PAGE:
Aspects of Digital Photography

It’s all about light: making mood and strong images in monochrome |
Ming Thein

A couple of days ago, we looked at the inexact science of color and emotion: I don’t think anybody is going to argue that the mood and feeling of an image is influenced heavily by the dominant color palette, both in terms of the color of incident/reflected light and the color of the subject elements themselves. But how does this translate to black and white images? Obviously, it’s very possible to do since not every monochrome image feels the same. Even within the same sort of general lighting – say low key – it’s possible to produce variations in mood. How? As usual, the answer to this question goes back to light. Specifically, quality of light: diffusion, direction, primary and secondary sources, fill or reflection from surrounding objects, and the texture of your primary subjects themselves: what are they reflecting or absorbing? As you can see, there’s a huge amount of possibility here for variation – and control. The two main things to consider are direction and diffusion. A backlit image will feel very different to a side lit or front lit one; or worse, one lit from direction along the same axis as the camera (think direct flash)……..


Imagination and Improvisation – How to REALLY Improve Your Photography |
Mark Kitaoka

This small tutorial has little to nothing to do about camera gear. I’m on a bit of a rant these days about photo forums. The inane banter that goes on there does little to help photographers who wish to improve their craft. In most cases I find the loudmouths are have to be right trolls and there simply to be….right. At least in their own minds. For seven years I taught men and women how to navigate their motorcycles around California racetracks. I’d hear similar things like “Oh if I buy these pipes/Powercommander/520 chain/blah blah blah it will make me faster.” Invariably those same individuals would leverage their credit cards to buy the latest titanium bits to lighten their bikes. Did their lap times fall….uh not much if at all and why? Because they’d rather BUY and brag about their gear than learn and practice. How about getting in better cardio shape and losing 15 pounds instead of spending thousands on titanium parts to save 5 pounds of sprung weight? How about listening and implementing what your instructor/coach is telling you instead of justifying why your BIKE is holding you down? Oh well….


Talking Money with Zack Arias | David duChemin

Months ago I wrote a post called Photographers and Money, We Should Talk. The blog post seemed to get a lot of traction and generated a lot of comments and questions. Since then I’ve wanted to get my friend Zack Arias on the line and record a conversation about this stuff, because Zack’s made almost as many mistakes as I have, and has learned from them and spends his days making a living with the thing he loves. He is a man of integrity and, like me, a fan of the amateurs and anyone trying to do this for a living, whether that’s full-time, part-time, or some time in between. Between his chaotic schedule and my travels it’s taken 5 months to make this happen, but sat down this morning and had a conversation. I recorded it. Skype dropped us a couple times and the sound has some flaws, but I hope you’ll sit down with us and listen to this 55 minute conversation about money. Even more, I hope you’ll learn something, or be encouraged to make some changes. Getting your house in order financially, running a business, trying to do this for a living, it’s not easy – but I wouldn’t have it any other way……..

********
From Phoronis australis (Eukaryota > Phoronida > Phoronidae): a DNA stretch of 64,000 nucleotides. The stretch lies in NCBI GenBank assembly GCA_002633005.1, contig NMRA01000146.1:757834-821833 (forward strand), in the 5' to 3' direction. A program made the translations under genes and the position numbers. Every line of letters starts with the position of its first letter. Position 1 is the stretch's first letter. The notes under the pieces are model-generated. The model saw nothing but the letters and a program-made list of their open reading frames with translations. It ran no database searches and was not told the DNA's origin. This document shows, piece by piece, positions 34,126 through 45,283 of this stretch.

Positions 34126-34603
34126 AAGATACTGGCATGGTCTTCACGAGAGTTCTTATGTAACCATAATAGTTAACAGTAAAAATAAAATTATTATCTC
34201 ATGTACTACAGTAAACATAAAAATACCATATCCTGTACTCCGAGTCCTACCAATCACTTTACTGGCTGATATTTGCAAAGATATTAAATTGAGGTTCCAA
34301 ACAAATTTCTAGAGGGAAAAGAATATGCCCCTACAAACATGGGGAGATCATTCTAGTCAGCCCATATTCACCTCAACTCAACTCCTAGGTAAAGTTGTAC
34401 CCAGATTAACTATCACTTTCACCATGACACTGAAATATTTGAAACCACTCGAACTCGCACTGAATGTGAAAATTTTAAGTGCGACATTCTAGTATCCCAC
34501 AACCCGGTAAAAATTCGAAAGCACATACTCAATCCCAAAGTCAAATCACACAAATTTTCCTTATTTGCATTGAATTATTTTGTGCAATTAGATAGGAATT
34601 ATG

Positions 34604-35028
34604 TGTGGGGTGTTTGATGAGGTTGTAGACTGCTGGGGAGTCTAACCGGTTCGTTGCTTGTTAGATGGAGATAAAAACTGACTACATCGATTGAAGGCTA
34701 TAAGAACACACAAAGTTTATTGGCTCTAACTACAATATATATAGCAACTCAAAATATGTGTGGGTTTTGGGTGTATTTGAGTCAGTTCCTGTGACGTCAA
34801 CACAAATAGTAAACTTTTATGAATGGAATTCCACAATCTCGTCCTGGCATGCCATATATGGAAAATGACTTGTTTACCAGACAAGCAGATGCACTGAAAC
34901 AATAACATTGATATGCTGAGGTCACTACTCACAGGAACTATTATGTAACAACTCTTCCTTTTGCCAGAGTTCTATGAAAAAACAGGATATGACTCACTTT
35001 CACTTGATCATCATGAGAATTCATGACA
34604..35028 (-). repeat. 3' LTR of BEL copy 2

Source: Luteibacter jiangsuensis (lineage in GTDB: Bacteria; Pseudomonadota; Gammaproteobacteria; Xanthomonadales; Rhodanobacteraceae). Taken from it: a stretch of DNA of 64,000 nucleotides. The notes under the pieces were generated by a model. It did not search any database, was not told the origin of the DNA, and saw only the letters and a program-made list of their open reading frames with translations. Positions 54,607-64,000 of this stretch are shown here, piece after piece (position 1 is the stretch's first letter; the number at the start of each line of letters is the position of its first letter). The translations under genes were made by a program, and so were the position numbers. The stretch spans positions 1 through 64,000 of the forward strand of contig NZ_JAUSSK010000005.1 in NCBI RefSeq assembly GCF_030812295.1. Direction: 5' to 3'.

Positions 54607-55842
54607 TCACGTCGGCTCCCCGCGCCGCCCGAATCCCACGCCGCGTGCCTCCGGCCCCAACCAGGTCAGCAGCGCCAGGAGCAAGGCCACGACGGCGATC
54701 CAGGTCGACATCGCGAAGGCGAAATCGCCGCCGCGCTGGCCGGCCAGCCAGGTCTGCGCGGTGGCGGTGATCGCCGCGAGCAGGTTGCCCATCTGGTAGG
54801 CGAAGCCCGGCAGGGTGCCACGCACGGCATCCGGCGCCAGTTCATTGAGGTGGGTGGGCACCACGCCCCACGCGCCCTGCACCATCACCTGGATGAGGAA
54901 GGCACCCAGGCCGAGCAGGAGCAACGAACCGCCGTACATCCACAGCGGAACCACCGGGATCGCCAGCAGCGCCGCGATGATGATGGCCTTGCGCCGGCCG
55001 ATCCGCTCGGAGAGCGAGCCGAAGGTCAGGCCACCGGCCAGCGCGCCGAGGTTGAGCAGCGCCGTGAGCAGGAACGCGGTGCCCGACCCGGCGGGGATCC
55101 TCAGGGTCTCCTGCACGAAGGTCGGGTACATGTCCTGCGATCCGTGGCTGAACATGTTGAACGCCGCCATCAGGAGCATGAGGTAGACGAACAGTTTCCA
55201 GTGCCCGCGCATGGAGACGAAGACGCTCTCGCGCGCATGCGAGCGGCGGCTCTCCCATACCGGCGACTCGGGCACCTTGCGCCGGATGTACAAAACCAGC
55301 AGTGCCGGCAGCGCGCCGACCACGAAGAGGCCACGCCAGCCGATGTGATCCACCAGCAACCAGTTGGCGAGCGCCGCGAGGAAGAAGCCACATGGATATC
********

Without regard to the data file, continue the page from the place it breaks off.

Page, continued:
Full Frame envy? Focal reducers to the rescue:
a review of the Camdiox focal reducer for Fuji

Full frame cameras, as we well know, are the craze among mirrorless users these days, particularly after Sony released a string of quite affordable models during the last year. If we try to be concise and to the point, these are the main arguments in favor of “Full Frame” superiority:

  • Inherent ability to achieve shallow DoF
  • Better “light gathering” capability, resulting in superior ISO performance

Other advantages such as increased dynamic range and color depth are rarely mentioned in relevant conversations. First of all, let’s state it again, just in case Full Frame Junkies weren’t paying any attention the previous one million times this was mentioned: sensor size by itself has no effect whatsoever on DoF. Nada. Zilch. Please re-read the excellent article about different formats at Photographylife. What’s meant by the DoF statement, is that, the bigger the imaging surface (i.e. the sensor, in digital terms), the easier is to achieve shallower DoF with a wider angle of view, at a given aperture. A 50mm lens will provide the same DoF for any sensor, but the larger sensor will give the coveted blurred background effect at a wider angle of view. So, in essence, we have better control of DoF with smaller focal lengths. “Light gathering” had emerged as something akin to quantum physics’ “spooky action at a distance” statement, but let’s try to keep it simple: among similar technology sensors, the larger size ones will demonstrate better results at the same signal amplification (“ISO”) values. Which means that, e.g. for a APS-C sensor to reach a comparable image quality, it has to “claim” approximately one stop ISO over a full frame one………


Why Bother Shooting RAW If You Are Culling JPEGs? | Iliah Borg